West Douglas Wild Horses dodge another BLM bullet

DENVER (Sept. 20, 2012)—A Federal court decision handed down last week gave the West Douglas Wild Horse Herd another reprieve. Honorable Judge Collyer held that she could not rule on the issue of whether the Bureau of Land Management (BLM) can zero out the West Douglas herd until BLM issues a decision to round up the horses. Plaintiffs contended that the Court could review and hold illegal BLM’s long-held land use planning decisions issued since the 1970’s and most recently in 2005 to eradicate the herd, especially in light of the fact that BLM has cancelled roundups of the horses once Plaintiffs challenged them in court—a classic example of BLM gamesmanship.

The Court held, however, that the issue would not be ripe for judicial review until BLM once again issues a decision to round up the horses. Judge Collyer’s order explained that the West Douglas Wild Horse Herd Area has been managed for oil and gas extraction, not for wild horses, and that this BLM management strategy is contrary to the Wild Horse and Burro Act of 1971.

In addition, the court saw fit to note that the wild horses of West Douglas are a separate herd from the Piceance/East Douglas herd, a herd on the other side of the Colorado State Highway 139. “BLM claimed these herds were one and the same, and that removing the horses on the west side of Highway 139 would not jeopardize the ‘herd’ as a whole,” explains Toni Moore, a long time advocate for the preservation of the West Douglas Herd and a plaintiff in the case. “But BLM’s own historic documents concluded these herds were separate herd areas at the time the Act was passed, a fact that Judge Collyer did not miss.”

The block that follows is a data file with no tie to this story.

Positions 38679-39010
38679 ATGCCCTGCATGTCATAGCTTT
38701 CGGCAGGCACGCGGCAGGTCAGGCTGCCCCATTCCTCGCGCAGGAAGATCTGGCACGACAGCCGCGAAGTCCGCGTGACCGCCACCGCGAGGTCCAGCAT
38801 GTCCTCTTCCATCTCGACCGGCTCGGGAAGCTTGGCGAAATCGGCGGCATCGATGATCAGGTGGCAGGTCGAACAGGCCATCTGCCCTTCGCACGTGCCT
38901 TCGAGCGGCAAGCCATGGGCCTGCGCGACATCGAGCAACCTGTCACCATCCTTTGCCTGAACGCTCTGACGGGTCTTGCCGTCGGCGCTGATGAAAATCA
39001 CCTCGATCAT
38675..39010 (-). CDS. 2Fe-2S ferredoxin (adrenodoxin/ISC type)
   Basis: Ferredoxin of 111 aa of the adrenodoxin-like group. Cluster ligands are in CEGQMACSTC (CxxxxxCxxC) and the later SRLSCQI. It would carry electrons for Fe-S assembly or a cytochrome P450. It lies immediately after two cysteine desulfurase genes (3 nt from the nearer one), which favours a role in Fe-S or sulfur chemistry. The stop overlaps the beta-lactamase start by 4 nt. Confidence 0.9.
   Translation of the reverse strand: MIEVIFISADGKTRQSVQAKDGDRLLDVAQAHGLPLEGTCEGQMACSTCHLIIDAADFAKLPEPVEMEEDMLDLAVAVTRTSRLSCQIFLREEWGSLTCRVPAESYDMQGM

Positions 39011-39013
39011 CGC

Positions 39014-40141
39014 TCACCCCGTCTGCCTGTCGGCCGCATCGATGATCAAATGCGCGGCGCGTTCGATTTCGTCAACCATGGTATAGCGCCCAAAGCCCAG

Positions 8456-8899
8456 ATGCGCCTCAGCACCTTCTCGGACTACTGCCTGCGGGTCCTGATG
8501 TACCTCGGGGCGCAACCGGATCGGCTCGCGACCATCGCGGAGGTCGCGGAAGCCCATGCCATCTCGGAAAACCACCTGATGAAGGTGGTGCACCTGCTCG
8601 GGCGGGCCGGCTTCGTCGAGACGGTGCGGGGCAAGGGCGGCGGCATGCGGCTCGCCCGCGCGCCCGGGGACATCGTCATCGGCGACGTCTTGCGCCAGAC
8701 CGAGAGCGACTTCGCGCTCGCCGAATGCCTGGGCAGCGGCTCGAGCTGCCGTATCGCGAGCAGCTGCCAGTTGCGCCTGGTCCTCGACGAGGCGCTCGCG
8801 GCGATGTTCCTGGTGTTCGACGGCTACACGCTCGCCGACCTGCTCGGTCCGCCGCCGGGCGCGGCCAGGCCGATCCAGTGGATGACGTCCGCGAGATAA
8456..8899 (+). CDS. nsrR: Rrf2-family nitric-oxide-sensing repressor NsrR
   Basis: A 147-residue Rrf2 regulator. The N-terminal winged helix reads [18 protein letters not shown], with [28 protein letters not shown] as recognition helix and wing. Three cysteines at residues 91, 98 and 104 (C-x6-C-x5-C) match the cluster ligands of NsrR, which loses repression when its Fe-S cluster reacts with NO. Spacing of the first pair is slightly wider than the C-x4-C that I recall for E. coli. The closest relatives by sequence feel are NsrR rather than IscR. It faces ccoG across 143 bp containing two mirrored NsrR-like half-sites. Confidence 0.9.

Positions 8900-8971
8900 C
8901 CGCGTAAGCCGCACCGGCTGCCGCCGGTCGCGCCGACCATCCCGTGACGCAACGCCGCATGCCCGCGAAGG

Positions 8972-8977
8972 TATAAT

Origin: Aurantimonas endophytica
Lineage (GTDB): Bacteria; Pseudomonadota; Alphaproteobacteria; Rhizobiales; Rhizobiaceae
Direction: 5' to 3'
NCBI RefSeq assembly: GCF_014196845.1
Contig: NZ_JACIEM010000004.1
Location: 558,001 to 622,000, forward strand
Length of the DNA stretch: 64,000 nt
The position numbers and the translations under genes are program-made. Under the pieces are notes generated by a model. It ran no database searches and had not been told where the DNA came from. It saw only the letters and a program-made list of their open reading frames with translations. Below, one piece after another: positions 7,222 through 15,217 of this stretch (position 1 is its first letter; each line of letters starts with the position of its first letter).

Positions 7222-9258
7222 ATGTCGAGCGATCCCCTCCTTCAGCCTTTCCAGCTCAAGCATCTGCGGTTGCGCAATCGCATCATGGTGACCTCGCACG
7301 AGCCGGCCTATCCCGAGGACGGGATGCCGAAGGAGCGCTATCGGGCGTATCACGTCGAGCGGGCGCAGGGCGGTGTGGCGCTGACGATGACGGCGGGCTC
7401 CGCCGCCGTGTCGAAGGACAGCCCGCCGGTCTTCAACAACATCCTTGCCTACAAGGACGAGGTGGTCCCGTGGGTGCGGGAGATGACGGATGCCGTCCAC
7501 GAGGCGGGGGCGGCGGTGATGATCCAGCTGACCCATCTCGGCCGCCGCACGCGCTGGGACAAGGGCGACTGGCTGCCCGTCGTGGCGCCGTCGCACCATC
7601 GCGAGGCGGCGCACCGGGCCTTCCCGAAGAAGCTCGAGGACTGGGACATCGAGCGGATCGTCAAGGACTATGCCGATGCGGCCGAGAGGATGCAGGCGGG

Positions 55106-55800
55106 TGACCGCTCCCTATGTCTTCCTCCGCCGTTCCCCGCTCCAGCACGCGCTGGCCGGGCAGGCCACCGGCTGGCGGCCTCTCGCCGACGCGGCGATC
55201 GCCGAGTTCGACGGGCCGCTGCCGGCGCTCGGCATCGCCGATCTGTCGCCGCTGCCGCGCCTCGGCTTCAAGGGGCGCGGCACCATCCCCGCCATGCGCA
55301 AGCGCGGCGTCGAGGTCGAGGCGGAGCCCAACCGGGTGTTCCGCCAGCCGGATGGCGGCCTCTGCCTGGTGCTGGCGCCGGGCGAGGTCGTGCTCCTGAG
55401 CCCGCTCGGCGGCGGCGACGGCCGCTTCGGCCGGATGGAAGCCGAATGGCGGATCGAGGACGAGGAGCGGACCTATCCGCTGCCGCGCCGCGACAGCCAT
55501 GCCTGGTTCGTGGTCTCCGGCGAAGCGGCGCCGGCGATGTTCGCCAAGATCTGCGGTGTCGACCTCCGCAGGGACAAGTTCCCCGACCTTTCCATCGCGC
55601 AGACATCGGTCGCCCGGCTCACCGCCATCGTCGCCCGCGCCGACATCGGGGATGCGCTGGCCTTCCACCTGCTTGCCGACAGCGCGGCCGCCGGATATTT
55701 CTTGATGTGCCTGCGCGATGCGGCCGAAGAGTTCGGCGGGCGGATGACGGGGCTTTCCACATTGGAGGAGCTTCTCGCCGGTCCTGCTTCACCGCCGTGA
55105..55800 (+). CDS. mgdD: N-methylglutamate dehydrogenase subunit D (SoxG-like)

Lawsuits to protect the West Douglas horses, brought by Colorado Wild Horse & Burro Coalition, Front Range Equine Rescue, Habitat for Horses, the Cloud Foundation, and advocates Don and Toni Moore, have been going on for years. These legal actions have successfully thwarted BLM’s repeated attempts to remove all the horses in the area for a litany of reasons, including the difficulty of managing wild horses in such rugged terrain, to inadequate forage to maintain a viable herd. “Here is the crux of the issue: BLM wants to manage the area for welfare livestock and oil and gas extraction—not mustangs,” explains Ginger Kathrens, Executive Director of the Colorado-based Cloud Foundation. “They forget that a law prevents this from happening. Future attempts to zero out the horses will result in litigation to protect them.”